Discuss the meaning of the following quote:  "... the man of aggressive violence appears to be ruthless but is really an emotionalist; then they slay the emotionalist with real ruthlessness before...

Discuss the meaning of the following quote:  "... the man of aggressive violence appears to be ruthless but is really an emotionalist; then they slay the emotionalist with real ruthlessness before revealing the spontaneous nature of free humanity. The ancient Taoist masters show how ruthlessness, the coldness of complete objectivity, always includes oneself in its cutting assessment of the real situation."

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Ashley Kannan | Middle School Teacher | (Level 3) Distinguished Educator

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Since the original question had two quotes in it, I chose this being the first quote.  The second quote is equally profound and I would suggest resubmitting it for an analysis of this quote.  The quote featured is taken from an introduction written by Thomas Cleary to Sun Tzu's The Ancient Art of War.  This quote seeks to understand the nature of wartime leadership in the contemporary philosophers that were articulating their viewpoints at the time that Sun Tzu was developing his ideas.  The quote shows how Chinese philosophers saw the nature of conflict and military being in the world.  Essentially, the introduction wants to articulate Sun Tzu's basic premise that while he is associated with war, he sincerely believed that "To win without fighting is best."  Cleary spends the introduction discussing how Sun Tzu's thinking was deeply influenced by the Taoist line of logic and thought.  For Cleary, there is an importance in understanding the contemporary Taoist philosophies that surrounded Sun Tzu and is evident in his thought.  It is here in which Cleary talks about how the Taoists viewed the man of intense aggressive violence, reflecting such thinking in Sun Tzu's analysis.  The duality with which Taoism was viewed, then and now, plays largely into Cleary's anaylsis and the meaning of the quote.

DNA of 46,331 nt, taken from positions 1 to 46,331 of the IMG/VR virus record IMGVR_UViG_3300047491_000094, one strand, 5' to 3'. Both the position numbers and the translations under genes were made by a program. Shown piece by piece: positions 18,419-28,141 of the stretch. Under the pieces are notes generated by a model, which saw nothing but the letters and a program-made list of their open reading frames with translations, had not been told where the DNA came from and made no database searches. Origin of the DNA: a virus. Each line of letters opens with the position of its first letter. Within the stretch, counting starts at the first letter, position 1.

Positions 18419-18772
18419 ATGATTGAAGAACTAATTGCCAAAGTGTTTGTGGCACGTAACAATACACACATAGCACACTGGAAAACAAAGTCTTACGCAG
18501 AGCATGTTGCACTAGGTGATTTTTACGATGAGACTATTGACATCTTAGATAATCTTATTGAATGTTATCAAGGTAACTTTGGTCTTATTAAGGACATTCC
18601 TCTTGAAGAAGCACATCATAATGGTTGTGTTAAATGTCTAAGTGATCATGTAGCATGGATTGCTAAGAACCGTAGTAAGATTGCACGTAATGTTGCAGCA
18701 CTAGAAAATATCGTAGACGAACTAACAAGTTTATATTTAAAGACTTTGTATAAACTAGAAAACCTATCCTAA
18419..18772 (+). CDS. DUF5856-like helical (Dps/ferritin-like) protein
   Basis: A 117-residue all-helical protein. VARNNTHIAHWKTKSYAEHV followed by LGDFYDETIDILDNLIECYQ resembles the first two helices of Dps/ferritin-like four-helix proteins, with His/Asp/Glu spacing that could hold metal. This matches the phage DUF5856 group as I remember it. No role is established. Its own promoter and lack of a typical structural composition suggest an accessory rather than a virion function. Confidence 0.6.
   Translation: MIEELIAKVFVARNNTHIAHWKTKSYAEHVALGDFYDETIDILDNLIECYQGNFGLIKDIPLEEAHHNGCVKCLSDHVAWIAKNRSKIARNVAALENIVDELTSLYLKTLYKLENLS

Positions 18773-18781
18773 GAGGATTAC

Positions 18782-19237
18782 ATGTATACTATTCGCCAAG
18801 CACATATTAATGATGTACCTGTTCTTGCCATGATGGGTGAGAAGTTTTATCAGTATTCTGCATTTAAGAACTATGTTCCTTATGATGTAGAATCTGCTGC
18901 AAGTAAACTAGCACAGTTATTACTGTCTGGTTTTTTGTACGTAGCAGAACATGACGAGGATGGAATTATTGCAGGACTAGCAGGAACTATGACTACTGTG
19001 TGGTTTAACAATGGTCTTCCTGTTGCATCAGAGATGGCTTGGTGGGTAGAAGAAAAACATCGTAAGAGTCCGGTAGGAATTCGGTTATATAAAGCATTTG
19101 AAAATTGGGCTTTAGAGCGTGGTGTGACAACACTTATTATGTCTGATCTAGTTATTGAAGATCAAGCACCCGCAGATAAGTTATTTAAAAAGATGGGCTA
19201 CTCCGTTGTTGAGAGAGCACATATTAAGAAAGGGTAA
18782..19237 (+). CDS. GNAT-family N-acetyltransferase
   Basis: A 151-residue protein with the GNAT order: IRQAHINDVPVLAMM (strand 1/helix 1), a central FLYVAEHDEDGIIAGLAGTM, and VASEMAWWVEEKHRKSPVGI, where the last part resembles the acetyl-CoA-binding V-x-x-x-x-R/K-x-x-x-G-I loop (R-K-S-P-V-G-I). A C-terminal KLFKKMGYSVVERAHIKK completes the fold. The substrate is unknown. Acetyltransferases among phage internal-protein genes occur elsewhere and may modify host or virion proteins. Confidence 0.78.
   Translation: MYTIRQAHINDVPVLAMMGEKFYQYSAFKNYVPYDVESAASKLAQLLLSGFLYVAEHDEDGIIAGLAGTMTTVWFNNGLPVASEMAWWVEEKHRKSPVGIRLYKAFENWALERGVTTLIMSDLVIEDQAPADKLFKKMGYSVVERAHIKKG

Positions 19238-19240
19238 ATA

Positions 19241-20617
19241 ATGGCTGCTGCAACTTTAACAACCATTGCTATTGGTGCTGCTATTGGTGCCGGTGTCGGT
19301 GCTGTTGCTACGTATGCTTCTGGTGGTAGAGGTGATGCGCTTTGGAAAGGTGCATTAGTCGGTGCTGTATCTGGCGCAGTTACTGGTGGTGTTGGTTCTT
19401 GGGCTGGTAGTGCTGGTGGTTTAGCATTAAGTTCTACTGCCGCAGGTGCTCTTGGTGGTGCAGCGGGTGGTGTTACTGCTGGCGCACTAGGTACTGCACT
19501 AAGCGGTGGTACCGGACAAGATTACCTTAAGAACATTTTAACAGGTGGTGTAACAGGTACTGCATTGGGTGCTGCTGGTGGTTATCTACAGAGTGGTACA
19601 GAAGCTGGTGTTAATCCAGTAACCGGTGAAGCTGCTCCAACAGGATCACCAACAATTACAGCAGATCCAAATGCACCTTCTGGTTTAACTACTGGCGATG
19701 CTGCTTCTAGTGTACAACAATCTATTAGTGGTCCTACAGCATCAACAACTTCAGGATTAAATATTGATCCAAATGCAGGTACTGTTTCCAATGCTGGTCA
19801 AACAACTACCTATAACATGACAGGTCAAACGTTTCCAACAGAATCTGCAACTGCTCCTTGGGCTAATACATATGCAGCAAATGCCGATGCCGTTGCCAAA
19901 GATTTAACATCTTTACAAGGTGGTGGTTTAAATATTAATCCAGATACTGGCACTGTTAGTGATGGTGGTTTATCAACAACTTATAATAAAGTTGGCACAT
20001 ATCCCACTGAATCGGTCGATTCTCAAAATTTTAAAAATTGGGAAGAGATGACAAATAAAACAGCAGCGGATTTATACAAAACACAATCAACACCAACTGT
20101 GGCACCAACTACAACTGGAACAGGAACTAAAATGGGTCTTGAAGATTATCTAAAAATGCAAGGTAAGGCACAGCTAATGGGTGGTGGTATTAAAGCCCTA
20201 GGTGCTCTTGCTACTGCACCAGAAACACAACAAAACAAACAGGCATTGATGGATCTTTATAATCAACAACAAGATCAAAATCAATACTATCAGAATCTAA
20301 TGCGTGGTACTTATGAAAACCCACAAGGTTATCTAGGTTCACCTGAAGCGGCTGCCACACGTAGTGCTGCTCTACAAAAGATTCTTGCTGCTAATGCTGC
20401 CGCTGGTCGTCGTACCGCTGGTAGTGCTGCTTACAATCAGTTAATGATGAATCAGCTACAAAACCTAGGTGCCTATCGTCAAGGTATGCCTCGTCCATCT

The Taoist philosophy of dealing with disharmony and constructing reality in a dualist manner becomes the essence of the quote.  The idea of how aggressive violence can actually be seen as one thing but represent another is Taoist in its dualism.  The notion of how "free humanity" is one in which there is complete destruction is evident in the Warring States' time period in which bonds between individuals were precarious, at best.  The Taoist approach to understanding this true nature of political leadership is something in Sun Tzu's work, an element that shows there is a "coldness" in human objectivity.  It is one in which action is taken and to understand it might move an individual closer to being able to win "without fighting" when its true nature is embraced.  In this, the quote is featured in Cleary's introduction.

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